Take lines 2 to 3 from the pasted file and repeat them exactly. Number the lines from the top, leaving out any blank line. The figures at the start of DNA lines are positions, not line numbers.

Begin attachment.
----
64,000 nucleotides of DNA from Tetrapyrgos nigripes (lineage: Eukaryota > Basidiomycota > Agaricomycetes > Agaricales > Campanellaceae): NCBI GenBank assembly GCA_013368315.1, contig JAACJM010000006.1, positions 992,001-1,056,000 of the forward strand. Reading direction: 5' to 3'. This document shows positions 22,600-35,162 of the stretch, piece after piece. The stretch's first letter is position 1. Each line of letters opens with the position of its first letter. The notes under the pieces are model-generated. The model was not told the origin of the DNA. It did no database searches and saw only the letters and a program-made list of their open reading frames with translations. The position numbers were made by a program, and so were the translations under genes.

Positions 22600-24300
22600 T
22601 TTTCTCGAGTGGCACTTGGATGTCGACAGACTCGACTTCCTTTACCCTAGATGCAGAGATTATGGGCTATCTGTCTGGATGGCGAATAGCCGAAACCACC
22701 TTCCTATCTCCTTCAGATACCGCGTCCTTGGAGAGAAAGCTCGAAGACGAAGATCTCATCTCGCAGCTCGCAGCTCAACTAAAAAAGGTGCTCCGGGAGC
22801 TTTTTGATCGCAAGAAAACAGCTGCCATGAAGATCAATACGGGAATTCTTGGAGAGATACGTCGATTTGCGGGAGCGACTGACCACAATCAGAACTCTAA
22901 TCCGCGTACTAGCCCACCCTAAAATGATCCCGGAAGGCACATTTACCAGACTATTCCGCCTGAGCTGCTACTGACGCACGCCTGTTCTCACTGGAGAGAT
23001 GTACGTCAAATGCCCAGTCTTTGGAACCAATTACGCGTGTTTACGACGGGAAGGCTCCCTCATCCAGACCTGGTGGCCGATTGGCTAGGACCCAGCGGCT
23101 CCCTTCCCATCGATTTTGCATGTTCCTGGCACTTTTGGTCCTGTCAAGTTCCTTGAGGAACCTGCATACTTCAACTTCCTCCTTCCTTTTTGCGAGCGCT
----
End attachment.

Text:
Positions 22600-24300
22600 T